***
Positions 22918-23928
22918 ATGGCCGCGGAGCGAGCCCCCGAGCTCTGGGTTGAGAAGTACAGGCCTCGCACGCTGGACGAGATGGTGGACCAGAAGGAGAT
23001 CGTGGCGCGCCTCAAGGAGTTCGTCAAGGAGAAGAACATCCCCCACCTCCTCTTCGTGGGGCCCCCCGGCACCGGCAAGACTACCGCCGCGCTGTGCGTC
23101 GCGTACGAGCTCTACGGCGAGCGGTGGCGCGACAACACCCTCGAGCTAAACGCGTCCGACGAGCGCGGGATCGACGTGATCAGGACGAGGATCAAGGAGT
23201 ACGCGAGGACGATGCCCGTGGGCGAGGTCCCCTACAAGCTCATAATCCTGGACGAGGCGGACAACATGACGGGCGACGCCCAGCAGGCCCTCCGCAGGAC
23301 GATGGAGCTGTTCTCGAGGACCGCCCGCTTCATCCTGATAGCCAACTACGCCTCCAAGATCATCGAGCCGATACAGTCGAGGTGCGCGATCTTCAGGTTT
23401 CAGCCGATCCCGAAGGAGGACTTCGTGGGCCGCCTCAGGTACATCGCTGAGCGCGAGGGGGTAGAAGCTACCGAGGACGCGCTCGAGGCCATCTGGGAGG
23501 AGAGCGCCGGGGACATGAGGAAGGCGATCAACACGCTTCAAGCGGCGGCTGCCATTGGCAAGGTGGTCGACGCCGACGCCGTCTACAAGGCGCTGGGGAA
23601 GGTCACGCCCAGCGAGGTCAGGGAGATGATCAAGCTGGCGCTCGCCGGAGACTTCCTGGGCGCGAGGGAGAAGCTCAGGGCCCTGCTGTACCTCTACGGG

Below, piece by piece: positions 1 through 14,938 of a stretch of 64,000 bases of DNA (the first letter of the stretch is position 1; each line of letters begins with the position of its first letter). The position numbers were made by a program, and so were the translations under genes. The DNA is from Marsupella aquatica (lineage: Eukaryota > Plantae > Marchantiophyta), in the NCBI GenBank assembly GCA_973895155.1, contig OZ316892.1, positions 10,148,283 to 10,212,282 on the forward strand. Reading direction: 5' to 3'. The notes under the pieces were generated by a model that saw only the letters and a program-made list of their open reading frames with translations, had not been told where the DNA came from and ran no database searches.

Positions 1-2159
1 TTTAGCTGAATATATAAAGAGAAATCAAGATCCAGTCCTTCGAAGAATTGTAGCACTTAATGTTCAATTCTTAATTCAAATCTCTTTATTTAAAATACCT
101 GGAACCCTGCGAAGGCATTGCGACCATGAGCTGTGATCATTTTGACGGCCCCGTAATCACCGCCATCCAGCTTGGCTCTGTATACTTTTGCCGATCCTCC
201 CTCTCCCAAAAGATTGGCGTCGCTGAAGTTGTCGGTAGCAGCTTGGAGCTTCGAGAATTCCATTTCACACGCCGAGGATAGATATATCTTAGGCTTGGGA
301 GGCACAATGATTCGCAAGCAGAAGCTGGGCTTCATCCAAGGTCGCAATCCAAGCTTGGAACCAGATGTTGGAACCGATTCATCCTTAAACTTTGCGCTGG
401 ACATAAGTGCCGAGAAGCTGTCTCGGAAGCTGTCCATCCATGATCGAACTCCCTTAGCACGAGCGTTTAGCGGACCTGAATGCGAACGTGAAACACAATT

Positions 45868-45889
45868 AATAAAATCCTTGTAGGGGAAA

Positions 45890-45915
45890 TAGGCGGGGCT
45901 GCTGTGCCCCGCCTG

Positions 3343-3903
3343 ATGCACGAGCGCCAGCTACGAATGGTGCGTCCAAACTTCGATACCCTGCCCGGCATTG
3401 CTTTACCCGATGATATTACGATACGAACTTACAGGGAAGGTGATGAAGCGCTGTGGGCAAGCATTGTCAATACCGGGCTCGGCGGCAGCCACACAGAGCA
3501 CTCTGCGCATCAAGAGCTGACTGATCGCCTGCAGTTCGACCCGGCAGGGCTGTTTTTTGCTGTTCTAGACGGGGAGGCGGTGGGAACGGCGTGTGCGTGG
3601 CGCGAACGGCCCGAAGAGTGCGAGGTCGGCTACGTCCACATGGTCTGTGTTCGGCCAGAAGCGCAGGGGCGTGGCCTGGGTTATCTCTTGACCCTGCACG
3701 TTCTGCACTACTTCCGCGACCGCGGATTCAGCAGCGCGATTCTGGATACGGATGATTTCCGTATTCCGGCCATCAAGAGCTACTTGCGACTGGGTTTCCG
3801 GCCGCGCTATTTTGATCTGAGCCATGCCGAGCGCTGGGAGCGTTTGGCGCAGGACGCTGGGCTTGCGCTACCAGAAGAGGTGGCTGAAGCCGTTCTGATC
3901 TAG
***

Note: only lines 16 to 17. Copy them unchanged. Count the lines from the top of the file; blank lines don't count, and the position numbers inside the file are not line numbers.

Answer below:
401 ACATAAGTGCCGAGAAGCTGTCTCGGAAGCTGTCCATCCATGATCGAACTCCCTTAGCACGAGCGTTTAGCGGACCTGAATGCGAACGTGAAACACAATT

Positions 45868-45889